Before I proceed with today’s awesome post, I wanted to share some thoughts I had about my previous blog posts.
I’ve tried a few different approaches when it comes to writing content. I’ve been funny, I’ve been serious. I’ve focused on vintage goods, specifically, but I’ve found that my best posts are when I combine all of those aspects – and just tell stories about my life. So I’m gonna run with that.
I have the perfect post to start off…
When I was in 3rd or 4th grade, I discovered leather pants, 1950′s swag, and the T-Birds. Yes, I discovered Grease. For years, I watched and rewatched the movie, sang along to the sidetrack, memorized my favorite scenes.
The Grease fascination never went away. I held a torch for Danny Zuko for much longer than I’m willing to admit. I curled my hair to look like Olivia Newton-John and sometimes, when I was alone, I belted out favorites such as Hopelessly Devoted to You, Beauty School Dropout, and Summer Nights.
One of my favorite scenes of Grease, of course, was the scene where innocent, naive Sandy becomes “Sand-ay!”. The heels, the leather pants, and of course, the leather jacket – the cigarette she takes a drag from, right before she says the memorable line, “Tell me about it, stud!”
That scene has always been so meaningful to me, especially as a kid. I was extremely shy, at times, painfully shy, up through high school. It wasn’t until I reached college that I really came out of my shell. Once a Sandra Dee, I increasingly became more and more confident and outspoken.
Still, as I described in a past post about red turtlenecks, I still get a little nervous. I can be confident, almost to a fault, but like anyone else, I get self conscious. Lately, I’ve felt like all of my choices have been under a microscope, good and bad. It’s a lot of pressure, hence, the wavering confidence.
So after this past week, having a few moments of red turtleneck, I decided to do something about it. I walked into The Wonder Shop downtown, a little unsure of what to look for. I’d know it when I saw it.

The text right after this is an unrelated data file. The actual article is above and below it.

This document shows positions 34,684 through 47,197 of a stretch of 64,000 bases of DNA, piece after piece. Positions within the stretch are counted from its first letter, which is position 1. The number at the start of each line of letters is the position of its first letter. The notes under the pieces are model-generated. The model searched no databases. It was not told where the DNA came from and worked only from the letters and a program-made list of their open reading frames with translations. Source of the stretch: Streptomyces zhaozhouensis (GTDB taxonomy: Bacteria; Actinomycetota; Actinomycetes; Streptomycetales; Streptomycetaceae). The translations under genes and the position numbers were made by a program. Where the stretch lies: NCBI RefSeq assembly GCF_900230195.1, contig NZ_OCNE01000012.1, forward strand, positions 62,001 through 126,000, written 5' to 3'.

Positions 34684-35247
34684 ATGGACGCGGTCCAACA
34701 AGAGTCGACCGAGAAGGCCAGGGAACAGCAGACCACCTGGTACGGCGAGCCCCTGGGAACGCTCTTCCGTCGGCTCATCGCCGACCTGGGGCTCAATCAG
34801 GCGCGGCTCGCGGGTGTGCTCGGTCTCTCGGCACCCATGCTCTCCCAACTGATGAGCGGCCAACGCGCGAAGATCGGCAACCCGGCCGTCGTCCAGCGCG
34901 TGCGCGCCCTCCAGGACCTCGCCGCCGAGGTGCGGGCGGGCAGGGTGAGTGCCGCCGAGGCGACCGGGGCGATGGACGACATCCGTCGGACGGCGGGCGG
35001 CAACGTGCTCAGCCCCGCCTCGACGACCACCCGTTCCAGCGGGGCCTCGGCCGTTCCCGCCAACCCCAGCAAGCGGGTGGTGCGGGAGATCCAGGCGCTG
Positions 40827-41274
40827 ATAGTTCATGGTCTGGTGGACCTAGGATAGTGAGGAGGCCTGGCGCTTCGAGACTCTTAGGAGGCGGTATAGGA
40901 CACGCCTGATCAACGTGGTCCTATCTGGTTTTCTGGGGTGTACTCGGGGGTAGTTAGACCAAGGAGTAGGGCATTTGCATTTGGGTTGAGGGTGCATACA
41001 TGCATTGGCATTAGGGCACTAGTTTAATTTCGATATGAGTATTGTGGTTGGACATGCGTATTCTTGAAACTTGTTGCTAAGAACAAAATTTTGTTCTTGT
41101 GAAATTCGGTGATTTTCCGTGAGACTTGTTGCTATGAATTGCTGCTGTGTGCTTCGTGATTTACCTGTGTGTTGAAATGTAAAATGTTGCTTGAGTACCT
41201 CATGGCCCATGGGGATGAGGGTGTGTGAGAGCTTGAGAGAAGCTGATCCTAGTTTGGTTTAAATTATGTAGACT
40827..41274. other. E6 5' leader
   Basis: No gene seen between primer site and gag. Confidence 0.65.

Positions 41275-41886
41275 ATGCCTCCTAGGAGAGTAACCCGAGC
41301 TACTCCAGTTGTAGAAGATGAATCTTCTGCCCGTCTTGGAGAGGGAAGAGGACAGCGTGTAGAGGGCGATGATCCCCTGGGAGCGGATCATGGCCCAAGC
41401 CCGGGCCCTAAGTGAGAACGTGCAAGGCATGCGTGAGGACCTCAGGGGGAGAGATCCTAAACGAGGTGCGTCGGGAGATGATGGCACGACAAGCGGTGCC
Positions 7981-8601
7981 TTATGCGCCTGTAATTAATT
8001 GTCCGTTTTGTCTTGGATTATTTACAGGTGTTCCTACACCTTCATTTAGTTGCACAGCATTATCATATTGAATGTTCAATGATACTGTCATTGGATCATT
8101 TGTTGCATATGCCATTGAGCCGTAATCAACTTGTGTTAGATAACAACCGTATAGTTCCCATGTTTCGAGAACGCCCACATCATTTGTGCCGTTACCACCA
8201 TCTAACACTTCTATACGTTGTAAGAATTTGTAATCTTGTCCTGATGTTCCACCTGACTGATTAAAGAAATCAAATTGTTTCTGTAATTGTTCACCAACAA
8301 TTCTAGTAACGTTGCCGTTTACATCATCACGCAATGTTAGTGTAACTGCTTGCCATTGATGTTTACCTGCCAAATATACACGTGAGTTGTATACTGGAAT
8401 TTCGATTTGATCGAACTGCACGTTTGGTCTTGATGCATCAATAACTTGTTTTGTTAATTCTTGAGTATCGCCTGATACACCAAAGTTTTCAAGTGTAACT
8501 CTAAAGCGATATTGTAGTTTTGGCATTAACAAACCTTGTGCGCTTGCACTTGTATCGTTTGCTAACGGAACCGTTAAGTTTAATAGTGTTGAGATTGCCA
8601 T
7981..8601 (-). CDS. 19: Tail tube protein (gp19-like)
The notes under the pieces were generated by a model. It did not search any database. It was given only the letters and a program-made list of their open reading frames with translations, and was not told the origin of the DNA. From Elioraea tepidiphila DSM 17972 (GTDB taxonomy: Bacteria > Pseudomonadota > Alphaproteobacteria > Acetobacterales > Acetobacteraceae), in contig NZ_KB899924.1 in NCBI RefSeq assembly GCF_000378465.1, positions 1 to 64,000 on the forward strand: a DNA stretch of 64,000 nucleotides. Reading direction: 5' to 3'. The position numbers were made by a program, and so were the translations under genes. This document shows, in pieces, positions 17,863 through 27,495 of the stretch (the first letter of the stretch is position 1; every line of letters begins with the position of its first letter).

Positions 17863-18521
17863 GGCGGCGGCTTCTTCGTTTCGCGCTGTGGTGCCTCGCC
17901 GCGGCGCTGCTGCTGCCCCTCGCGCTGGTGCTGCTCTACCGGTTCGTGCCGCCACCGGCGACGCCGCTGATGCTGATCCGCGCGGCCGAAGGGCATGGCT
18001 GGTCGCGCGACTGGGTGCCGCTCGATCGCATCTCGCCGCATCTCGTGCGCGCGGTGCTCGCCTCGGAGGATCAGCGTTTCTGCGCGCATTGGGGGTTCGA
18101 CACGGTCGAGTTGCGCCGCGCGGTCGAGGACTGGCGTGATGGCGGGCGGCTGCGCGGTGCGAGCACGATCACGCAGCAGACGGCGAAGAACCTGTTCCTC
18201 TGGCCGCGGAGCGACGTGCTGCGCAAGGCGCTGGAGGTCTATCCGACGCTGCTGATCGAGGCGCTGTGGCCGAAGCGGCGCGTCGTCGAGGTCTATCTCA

The two extremely trendy employees, maybe out of boredom, curiousity or obligation, asked me what I was looking for. Without missing a beat, I replied, “You know that scene in Grease where Olivia Newton-John turns all badass? Something like that.”
They looked a bit perplexed, and answered, “Oh… um, let me Google that.”
Anyway, they pulled a few wild and crazy things, a few merely meh dresses, until one of them mentioned, “Oh, well we have this great leather jacket. It’s cute.”
I tried it on. As soon as I slipped my arms through those sleeves, I knew that this was what I was looking for. Tight, studded, and hot. That was it.
I wore it out last night, just to test the waters. The studded shoulders were a conversation starter for sure. I got a lot of great compliments about it, felt pretty hot, but still, something wasn’t sitting well with me.
I realized it earlier today, after grabbing brunch at The Basics with my old friend Heather. I was wearing the jacket again, and maybe some of the novelty was gone, or maybe because I was spending a lot of time talking about my future plans with her, it wasn’t the jacket making me feel cool or confident.
It was me.
That rush of self confidence, that return of my inner leather clad Olivia Newton-John, was the jump start I’ve desperately needed. The truth is, at least for me, when you push beyond your fears and hesitations, you always get a fantastic return. For lack of a better word, you get your swag back.
So while I’ll still rock the jacket, I also need to check in with myself now and then, scratch my own back a bit. I’m badass. I get shit done. I know what I want in life, and I actively pursue it. No matter how long it takes, or what it takes, I will have my own kick ass Carnival moment, well I truly feel like I’ve come into my own, personally and professionally.
Good thing I already have the jacket.
It’s no secret that I love to write letters. Anyone close to me has likely received one, whether it be for a birthday, graduation or heck, just because.
But perhaps what I haven’t shared is that I frequently write letters to myself.
Sometimes it’s to remind myself of how fortunate I am. Other times, I’m sad or distraught, and I’m looking to make peace with myself. Regardless of the reason, I’m so glad that I’ve done that in the past, and that I’ve continued to do so.
One letter sticks out, one that I wrote over five years ago, after a long talk with one of my best friends. I was in Rochester, where my parents live, driving back to their house from a girl’s night with my best friend, Melissa. We had been in deep conversation about my latest heartbreak, one that had been difficult for me to move on from.